Today I wanted to share with you some interesting research that has come out of Roudebush Veterans Administration-Medical Center and Indiana University in Indianapolis and was published in the Journal: Stroke.
This study was done by researcher Arlene Schmid, PhD. The study found that starting yoga even long after a stroke may improve the BALANCE of stroke survivors.
“It’s an exciting thing,” says study researcher Arlene Schmid, PhD. “People can improve their balance years after a stroke. They can change their brain and change their body. They are not stuck with what they have.”
The study involved: 47 stroke survivors who’d had strokes more than six months ago. Seventy-five percent of them were male veterans, including veterans of World War II.They were divided into two groups. Ten received no therapy. The other 37 got a specialized version of yoga developed by a yoga therapist and the research team.
They practiced seated, standing, and floor-based exercises like the pigeon pose and the mountain pose over the eight-week study period. By the end, the yoga group showed significant improvement in BALANCE.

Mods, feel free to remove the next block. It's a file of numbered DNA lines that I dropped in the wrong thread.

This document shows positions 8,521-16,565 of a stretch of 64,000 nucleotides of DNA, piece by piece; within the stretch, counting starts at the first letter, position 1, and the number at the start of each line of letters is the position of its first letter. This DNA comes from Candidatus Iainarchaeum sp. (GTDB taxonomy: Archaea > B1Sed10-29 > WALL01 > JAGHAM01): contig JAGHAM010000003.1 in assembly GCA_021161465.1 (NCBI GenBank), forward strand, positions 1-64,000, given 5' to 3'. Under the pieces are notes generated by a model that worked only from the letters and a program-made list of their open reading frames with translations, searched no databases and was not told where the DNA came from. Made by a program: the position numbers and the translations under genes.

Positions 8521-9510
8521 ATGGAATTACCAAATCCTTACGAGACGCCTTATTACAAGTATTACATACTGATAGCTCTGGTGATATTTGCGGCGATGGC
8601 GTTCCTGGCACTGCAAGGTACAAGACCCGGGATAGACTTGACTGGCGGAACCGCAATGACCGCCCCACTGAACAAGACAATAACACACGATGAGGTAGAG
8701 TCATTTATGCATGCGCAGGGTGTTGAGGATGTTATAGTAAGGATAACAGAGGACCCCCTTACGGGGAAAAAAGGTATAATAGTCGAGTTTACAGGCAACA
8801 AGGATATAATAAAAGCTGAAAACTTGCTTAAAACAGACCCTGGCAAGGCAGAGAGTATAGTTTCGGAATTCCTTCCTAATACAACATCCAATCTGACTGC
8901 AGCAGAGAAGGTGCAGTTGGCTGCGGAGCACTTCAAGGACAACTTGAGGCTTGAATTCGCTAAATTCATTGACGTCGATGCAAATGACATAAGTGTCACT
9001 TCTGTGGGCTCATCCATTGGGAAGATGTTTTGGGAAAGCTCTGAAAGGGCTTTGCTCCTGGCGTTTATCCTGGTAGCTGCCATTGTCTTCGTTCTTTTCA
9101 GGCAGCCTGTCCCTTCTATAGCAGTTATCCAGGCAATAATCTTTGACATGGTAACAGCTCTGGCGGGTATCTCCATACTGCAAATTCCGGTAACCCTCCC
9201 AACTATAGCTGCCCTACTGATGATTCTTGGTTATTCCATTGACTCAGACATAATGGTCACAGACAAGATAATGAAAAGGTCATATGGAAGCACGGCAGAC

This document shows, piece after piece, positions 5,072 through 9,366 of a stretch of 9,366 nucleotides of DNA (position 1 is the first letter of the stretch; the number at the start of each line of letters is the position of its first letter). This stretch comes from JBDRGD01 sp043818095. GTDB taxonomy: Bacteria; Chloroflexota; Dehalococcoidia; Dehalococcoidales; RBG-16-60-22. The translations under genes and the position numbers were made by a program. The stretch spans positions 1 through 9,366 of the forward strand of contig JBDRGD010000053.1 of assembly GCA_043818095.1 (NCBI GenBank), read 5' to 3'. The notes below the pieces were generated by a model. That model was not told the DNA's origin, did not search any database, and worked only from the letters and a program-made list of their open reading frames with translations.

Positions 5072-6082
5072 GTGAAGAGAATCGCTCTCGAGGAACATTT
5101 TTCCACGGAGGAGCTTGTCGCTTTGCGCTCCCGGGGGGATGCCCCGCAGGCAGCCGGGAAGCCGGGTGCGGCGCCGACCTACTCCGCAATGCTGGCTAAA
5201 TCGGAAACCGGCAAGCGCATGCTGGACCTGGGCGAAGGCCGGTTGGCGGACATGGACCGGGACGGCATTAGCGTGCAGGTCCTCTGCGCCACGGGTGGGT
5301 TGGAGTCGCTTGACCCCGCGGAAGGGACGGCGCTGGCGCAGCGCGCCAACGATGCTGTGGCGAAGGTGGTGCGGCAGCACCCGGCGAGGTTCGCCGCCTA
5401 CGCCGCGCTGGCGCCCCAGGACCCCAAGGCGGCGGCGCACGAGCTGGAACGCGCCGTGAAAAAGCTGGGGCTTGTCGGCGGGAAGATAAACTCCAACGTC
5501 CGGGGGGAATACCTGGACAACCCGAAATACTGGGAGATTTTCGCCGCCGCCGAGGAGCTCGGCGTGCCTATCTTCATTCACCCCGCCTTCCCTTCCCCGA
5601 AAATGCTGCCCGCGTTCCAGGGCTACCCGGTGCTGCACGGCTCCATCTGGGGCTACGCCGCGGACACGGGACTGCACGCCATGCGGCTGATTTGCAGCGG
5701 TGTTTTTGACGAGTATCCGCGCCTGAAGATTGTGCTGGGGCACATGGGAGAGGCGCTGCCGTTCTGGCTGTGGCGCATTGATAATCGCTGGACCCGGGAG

The yoga practice also boosted their confidence and reduced their fear of falling.
According to the study, nearly three-quarters of all stroke survivors suffer from falls. Such falls can break bones. They can also be fatal. In addition to physical harm, strokes can also contribute to depression. (link to this article on depression http://www.melissawest.com/taking-charge-of-your-depression/)
One of the key components to the yoga we practice on Namaste Yoga LINK youtube.com/DrMelissaWest is balance. We practice many standing and kneeling balancing postures with varying levels of difficulty.
What is most exciting to me about this research is the malleability of both your brain and your body. Keep doing your yoga the research supports what we already experience and know to be true in our bodies and minds – that yoga keeps us feeling strong, balanced and confident!
Research comes from :